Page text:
What is a cold chain?
The term ‘cold chain’ describes the movement of temperature-sensitive materials within a connected logistics network at a specific temperature range. When answering the question, ‘what is a cold chain?’ it’s helpful to think of a biopharmaceutical therapeutic trial, which involves moving temperature-sensitive biologics between a laboratory, a manufacturer, and a designated space for human trials.
Whether this chain is local (within a city, region, or state), national, or even international, the same principles apply: the biologic payload must be transported throughout this connected chain without significant temperature changes.
The bricks and mortar links in these chains (labs, manufacturing plants, healthcare facilities etc.) need to be supplemented by transport links (couriers, haulage, cargo planes, etc.), all of which must be equipped to carry the relevant hardware (fridges, freezers) to ensure your payload stays within its required temperature range. Combining these bricks and mortar and transport links and keeping a shipment within a specific temperature range constitutes a working cold chain.
The infographic below outlines how a cold chain works.
What is the cold chain process?
All cold chains are different depending on the payload and how and where it’s being shipped. For example, the above infographic outlines an international cold chain for pharmaceutical products, which involves four key steps connected by international, national, and local logistics networks.
In many cases, the company handling the transportation of a temperature-sensitive payload will change from location to location, so ensuring your payload is shipped adequately within a specific timeframe is essential.
Before sending your product or samples from one location to another, it would be helpful to ask yourself the following questions:
1. Is my product/sample temperature sensitive?
2. If so, what temperature range does it need to stay within to retain its efficacy?
3. How far am I sending it, and how long will this take?
4. Do I have the relevant temperature-controlled packaging to last the entire journey within the relevant temperature range?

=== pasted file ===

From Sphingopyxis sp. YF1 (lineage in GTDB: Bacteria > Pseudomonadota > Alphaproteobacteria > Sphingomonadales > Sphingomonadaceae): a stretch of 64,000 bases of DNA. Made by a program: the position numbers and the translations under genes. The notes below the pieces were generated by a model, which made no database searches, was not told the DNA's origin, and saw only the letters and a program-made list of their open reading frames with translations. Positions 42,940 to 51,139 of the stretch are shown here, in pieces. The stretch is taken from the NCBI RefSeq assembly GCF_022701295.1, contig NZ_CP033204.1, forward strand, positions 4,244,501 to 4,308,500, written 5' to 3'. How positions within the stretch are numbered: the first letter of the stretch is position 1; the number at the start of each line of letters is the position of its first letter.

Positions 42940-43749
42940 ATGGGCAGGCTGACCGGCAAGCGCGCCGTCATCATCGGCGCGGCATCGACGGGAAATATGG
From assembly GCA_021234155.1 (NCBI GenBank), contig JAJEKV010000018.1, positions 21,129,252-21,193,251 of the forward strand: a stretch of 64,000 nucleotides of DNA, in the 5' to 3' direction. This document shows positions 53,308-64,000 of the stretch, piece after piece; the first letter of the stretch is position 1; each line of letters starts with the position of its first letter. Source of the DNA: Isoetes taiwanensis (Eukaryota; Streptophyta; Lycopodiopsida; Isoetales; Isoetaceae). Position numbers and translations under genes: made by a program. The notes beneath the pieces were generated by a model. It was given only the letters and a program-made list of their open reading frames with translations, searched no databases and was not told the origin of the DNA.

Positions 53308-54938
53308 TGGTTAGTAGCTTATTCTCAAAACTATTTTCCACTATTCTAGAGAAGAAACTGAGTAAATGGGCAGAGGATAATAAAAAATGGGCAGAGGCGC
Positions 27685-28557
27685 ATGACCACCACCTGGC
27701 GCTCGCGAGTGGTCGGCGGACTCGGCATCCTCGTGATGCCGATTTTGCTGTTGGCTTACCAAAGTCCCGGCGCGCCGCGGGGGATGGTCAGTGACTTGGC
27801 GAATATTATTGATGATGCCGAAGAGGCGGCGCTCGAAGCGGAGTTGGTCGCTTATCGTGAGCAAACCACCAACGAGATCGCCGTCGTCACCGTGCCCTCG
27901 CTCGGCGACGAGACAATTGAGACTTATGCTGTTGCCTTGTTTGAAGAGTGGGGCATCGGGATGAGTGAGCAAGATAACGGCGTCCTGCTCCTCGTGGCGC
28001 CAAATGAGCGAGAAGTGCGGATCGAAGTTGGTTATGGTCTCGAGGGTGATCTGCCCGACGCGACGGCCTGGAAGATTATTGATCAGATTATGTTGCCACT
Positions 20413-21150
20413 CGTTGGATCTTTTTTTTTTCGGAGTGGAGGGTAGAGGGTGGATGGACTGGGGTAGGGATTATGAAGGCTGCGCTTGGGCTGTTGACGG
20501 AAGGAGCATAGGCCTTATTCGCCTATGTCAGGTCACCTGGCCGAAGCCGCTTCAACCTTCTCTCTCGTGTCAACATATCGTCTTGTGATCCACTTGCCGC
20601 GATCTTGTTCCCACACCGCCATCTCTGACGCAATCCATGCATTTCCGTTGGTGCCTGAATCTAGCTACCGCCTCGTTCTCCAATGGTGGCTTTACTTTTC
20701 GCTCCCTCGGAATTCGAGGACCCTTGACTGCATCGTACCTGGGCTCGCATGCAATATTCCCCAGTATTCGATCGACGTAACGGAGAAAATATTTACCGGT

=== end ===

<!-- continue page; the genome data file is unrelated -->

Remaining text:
5. Is where I’m sending my product/sample reachable with existing logistics networks and providers?
As technology finds its way into cold chain logistics, more and more companies are using connected packaging to track where their payload is at all times and whether it remains within the required temperature range. For full peace of mind, we recommend using connected solutions such as our ORCA Connect temperature-controlled packaging.
What is last mile delivery?
Last mile delivery involves the last step in any cold chain logistics network; the local courier often takes a temperature-sensitive payload to its final destination. However, last mile delivery can become very tricky depending on where you want your product or samples to end up.
Even in a well-established cold chain logistics network, last mile delivery presents the most considerable risk to the payload, as it will likely involve much smaller, local couriers delivering small batches of your payload to its final destination. Therefore, how it’s handled at this stage is essential to ensuring the efficacy of your payload.
However, last mile delivery becomes uniquely challenging when shipping temperature-sensitive samples to locations without well established cold chain logistics and local courier networks and will require additional planning to ensure a successful journey.
The below infographic outlines last mile delivery for COVID-19 vaccines, including the potential end destinations and transport types involved.
How is a cold chain different from a cool chain?
Not to be confused with the term ‘cool chain’, which describes the same linked chain, but with the sole objective of stopping a payload from overheating, cold chain logistics must keep the product within a specific temperature range and involves added complexities such as the length of a journey, the external temperatures, and the cold storage capabilities within the network.
Cold chain compliance
Depending on what temperature-sensitive product or sample you’re shipping, you’ll need to adhere to rules and regulations overseen by various international bodies.
The European Agreement concerning the International Carriage of Dangerous Goods by Road (known as ADR), and The International Air Transport Association (known as IATA), which supports aviation with global standards for airline safety, security, efficiency, and sustainability, are the two main bodies overseeing and enforcing the shipping of dangerous goods through global cold chains.
To read more about achieving UN Category A and B compliance, you can read our helpful UN3373 Compliance Guide here.
As mentioned earlier in the article, to successfully link a cold chain together, you need to use high-quality, compliant temperature-controlled packaging solutions that are the correct size and qualified to correct temperature range and duration for your payload.
Partnering with a packaging expert who understands all the risks involved is essential in successfully shipping your temperature-sensitive payload from A to B. Temperature-controlled packaging such as our ORCA cold chain solutions have been specifically designed to transport temperature-sensitive payloads through even the most extreme shipping lanes for a minimum of 96 hours. Click the button below to explore our full range of ORCA temperature-controlled packaging.
You can explore all our temperature-controlled packaging solutions by clicking the button below.
Alternatively, get in touch with a member of our dedicated Customer Service Team to discuss your packaging needs further.